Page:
GCL Hydration and Controlling Factors chaired by Malek Bouazza (Monash University, Australia)
Malek Bouazza presented about myths and facts about GCL hydration and informed about conditions in field and how the bentonite hydrates but as hydrates less if the subsoil has a similar suction capacity as the bentonite.

Kerry Rowe then explained how well GCLs hydrate and self-heal as well as factors and effects. It was clear that a GCL under a geomembrane with no confining stress there might be concerns with a GCL. Particularly gran-ular bentonite GCLs seemed to show in the investigated test plot a higher shrinkage and downhill erosion effect than powder bentonite. However, it was mentioned that covered geomembrane/GCL solutions will very likely prevent any of the above mentioned issues.

Craig Benson (University of Wisconsin-Madison) went then in Detail into the topic “Hydration, Swelling, and Hydraulic Conductivity of Bentonite-Polymer Composite GCLs for Aggressive Leachates” and showed lab tests with polymer modified bentonites but also mentioned that there is still a lot to do on research, such as detect-ing the amount of polymer used as well as classifying the polymer type.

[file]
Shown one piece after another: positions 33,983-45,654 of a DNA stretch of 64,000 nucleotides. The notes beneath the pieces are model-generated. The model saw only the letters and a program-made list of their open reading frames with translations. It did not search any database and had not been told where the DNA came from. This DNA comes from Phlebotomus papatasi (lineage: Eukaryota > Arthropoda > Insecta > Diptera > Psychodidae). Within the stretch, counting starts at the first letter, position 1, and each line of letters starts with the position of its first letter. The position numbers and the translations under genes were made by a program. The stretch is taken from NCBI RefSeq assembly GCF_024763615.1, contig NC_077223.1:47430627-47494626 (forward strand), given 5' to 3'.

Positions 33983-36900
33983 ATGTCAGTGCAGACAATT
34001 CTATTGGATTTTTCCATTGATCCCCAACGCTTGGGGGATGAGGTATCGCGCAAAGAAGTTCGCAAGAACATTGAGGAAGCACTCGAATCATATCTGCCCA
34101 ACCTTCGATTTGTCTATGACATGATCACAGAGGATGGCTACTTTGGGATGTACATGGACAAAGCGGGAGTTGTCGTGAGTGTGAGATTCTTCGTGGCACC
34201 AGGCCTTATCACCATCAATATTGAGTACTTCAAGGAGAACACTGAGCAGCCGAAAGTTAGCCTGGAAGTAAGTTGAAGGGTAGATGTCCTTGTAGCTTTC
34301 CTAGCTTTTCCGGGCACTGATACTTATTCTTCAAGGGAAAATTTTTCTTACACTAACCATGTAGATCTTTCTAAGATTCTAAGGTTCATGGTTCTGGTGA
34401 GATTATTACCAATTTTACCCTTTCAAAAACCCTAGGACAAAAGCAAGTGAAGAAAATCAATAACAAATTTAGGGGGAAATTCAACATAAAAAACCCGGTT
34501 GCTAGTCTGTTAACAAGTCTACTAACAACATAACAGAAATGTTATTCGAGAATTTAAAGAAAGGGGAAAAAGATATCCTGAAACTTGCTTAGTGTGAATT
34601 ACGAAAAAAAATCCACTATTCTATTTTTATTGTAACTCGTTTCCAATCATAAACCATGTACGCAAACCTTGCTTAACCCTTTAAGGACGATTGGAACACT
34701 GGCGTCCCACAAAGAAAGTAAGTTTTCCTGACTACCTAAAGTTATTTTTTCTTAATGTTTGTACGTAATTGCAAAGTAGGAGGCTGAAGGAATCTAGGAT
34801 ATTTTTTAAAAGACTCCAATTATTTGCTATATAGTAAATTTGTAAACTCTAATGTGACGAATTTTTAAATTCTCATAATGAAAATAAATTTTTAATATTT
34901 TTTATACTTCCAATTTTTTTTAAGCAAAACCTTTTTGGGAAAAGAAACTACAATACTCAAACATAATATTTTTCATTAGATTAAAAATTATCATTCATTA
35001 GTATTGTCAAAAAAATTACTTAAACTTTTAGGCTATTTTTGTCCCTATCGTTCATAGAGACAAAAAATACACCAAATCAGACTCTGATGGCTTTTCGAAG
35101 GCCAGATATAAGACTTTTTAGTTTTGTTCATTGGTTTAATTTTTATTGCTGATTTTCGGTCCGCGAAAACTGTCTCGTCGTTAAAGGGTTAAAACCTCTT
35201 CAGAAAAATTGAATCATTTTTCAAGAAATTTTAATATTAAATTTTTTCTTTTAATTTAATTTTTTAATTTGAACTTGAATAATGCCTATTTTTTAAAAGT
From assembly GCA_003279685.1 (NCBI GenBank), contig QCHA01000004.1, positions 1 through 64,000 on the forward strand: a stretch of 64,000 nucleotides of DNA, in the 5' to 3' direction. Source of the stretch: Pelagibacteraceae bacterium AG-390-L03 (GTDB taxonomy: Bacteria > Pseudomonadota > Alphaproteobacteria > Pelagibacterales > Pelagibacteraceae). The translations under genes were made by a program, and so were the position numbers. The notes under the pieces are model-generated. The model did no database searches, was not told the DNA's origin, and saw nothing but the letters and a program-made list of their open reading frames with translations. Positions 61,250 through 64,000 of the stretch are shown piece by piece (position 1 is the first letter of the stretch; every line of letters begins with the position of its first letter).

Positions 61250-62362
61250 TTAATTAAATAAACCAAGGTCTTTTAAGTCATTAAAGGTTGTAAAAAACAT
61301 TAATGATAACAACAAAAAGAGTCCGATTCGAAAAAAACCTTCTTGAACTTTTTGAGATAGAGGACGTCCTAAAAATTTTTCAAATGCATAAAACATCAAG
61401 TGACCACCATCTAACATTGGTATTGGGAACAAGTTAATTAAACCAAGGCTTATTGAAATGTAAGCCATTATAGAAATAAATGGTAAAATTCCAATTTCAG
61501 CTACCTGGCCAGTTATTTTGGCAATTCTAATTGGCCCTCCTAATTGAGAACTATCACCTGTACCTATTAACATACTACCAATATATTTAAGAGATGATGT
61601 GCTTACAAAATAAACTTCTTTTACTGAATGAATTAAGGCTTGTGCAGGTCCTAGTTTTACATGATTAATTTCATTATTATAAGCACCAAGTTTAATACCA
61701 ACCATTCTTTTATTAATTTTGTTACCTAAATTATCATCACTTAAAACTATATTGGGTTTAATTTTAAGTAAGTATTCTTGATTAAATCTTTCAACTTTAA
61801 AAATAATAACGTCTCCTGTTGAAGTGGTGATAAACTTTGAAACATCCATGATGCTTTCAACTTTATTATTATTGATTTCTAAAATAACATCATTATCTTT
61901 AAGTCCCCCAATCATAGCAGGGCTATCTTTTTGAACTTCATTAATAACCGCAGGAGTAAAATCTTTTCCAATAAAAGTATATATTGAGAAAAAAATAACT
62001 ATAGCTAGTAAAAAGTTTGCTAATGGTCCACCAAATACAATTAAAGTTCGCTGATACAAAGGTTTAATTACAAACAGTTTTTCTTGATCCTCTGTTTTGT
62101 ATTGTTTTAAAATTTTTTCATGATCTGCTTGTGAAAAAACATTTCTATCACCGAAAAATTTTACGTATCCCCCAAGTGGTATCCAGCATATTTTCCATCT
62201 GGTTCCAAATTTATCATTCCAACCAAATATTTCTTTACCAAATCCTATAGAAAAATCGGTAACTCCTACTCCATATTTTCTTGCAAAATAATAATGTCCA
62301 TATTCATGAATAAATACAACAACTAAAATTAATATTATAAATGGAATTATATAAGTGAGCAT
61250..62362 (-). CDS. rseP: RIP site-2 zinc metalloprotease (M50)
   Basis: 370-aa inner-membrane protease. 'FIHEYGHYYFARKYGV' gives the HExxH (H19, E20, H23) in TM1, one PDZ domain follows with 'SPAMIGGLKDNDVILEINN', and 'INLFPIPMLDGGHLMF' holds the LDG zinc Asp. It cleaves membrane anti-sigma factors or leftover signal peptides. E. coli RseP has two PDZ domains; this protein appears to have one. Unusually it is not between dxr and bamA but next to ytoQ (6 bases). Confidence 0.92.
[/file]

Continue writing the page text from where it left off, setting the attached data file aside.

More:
Gemmina Di Emidio (Ghent University, Belgium) then introduced research from her work at the University with a special produced polymer-bentonite composition. The topic was “Wet and dry ageing of modified bentonites for GCLs under aggressive conditions”

Standard protocols for Construction/Installation Quality Assurance and Quality Control chaired by Kerry Rowe (Canada) and Boyd Ramsey (USA)